economy

Report: New York’s Ballooning Economic Development Programs

The state’s economic development programs have expanded over the last four years in both scope and cost, a report from the Citizens Budget Commission released on Thursday found.

The report found that since 2010, investments in job creation have grown from $7 billion in 2010 to an estimated $8.1 billion, a 15 percent rise.

The study is the latest to question the worth of the state’s investment through tax credits, grants and other inducements to businesses to help grow jobs. A report from state Comptroller Tom DiNapoli released this week raised concerns that the Empire State Development Corp.’s job creation prowess was relatively meager compared to the amount of state funds spent.

“It is clear New York State’s economic development programs are growing in number and cost,” said CBC President Carol Kellermann. “What is unclear is whether the investments are worthwhile.”

To ensure the money on job creation is being well spent, the commission urged the state to better coordinate regional economic strategies, develop standardized performance measurements for economic development programs and put in place more stringent disclosure requirements for the programs.

Report Nysecondev 02192015 by Nick Reisman

Binghamton, Utica Areas Lead Upstate Unemployment

The Binghamton and Utica-Rome areas have the highest unemployment among upstate metropolitan areas, Department of Labor statistics released on Tuesday show.

Both areas in November had an unemployment rate of 6 percent, higher than the 5.9 percent unemployment rate statewide.

The news for Binghamton comes after proposed casino projects based in the Southern Tier did not receive a gaming license (A project in Seneca County, in the Finger Lakes, received a license). At the same time, the Cuomo administration moved to ban hydrofracking, a natural gas extraction that would have been used in the Southern Tier, where gas deposits are especially rich.

Nevertheless, the unemployment rate in metro areas of the state is higher, 6.2 percent.

In the state’s North Country, Essex County has an unemployment rate of 7.1 percent, while Frankily County reported a 7 percent unemployment rate.

Statewide, the highest unemployment rate is in the Bronx, where 9.5 percent are unemployed.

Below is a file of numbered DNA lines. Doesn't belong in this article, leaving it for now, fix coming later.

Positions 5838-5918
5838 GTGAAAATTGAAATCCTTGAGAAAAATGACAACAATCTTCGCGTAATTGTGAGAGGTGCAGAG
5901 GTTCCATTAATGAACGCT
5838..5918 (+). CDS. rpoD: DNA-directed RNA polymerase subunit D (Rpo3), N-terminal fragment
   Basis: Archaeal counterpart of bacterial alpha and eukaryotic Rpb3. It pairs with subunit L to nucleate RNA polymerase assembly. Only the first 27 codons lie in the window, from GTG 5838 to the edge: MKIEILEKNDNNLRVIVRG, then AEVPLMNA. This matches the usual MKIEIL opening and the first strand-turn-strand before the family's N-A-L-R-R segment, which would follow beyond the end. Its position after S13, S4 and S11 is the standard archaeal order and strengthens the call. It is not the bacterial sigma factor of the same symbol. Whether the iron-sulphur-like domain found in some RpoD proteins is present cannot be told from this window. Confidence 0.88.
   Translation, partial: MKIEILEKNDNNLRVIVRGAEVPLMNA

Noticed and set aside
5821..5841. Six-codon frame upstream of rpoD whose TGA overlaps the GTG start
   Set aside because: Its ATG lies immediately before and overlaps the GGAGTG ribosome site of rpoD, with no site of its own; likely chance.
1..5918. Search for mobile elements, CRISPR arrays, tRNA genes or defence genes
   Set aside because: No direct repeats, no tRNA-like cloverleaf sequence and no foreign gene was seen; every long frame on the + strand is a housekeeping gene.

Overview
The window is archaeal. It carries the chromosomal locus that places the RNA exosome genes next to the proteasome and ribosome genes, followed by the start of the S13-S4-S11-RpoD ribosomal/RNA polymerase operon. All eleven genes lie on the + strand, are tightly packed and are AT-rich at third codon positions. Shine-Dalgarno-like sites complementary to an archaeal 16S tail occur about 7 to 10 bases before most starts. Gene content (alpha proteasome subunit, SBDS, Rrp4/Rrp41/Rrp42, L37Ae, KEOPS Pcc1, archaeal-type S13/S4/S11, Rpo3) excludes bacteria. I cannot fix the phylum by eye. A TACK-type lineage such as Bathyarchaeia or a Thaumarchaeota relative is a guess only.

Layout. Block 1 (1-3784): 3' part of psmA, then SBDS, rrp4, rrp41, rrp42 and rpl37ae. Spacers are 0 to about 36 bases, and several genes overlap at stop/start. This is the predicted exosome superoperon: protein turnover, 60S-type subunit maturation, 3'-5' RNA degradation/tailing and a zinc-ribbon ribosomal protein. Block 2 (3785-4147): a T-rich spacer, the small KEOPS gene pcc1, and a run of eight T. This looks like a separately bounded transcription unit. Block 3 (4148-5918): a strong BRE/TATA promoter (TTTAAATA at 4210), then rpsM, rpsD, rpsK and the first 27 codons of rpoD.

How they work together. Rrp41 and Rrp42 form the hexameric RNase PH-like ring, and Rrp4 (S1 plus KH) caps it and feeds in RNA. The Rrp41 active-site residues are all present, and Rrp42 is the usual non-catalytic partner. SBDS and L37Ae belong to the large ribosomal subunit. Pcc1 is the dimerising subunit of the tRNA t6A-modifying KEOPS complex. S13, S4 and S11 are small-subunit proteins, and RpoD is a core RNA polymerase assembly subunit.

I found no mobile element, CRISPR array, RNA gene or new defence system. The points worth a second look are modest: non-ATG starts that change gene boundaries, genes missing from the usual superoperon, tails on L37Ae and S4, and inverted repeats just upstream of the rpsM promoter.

In New York City, the unemployment rate is 6.6 percent, lower than the upstate and suburban average of 5.6 percent.

Counties with the lowest unemployment are also upstate: Tompkins County has a 3.8 percent rate, while Putnam County has a 4.3 percent unemployment rate. Columbia, Nassau and Saratoga counties are tied at 4.4 percent unemployment.

Unemployment In NY Ticks Downward

Unemployment in New York fell from 6 percent to 5.9 percent last month, the lowest level since September 2008, the state Department of Labor on Thursday announced.

Still, New York’s unemployment remains slightly higher than the national average, 5.8 percent, which is falling at a faster rate since the formal end of the economic recession.

New York City’s unemployment rate is also remains higher than the rest of the state, but continued to fall: 6.4 percent in October, down to 6.3 percent last month.

The state outside of the five boroughs has an unemployment rate of 5.6 percent.

“In November 2014, the unemployment rates in both New York State and New York City continued their recent downward trend, reaching their lowest levels in more than six years,” said Bohdan M. Wynnyk, Deputy Director of the Division of Research and Statistics in a statement.

Nevertheless, private-sector jobs in pockets of the upstate region show either flat job growth or job reductions including Glens Falls, Syracuse and Utica-Rome areas.

In the Binghamton area, where the state Wednesday declined to grant a casino application and also announced a ban on hydrofracking, the area report a net increase of 500 jobs in the last 12 months.

NYC Unemployment Outpaces Upstate

Upstate continued to have a slightly lower unemployment rate than the New York City metropolitan region, according to regional employment data released by the state Department of Labor.

In the 52-county region designated as upstate New York, unemployment stands at 5.5 percent.

Downstate, in the New York City region including the northern suburbs and Long Island, unemployment last month was 5.8 percent.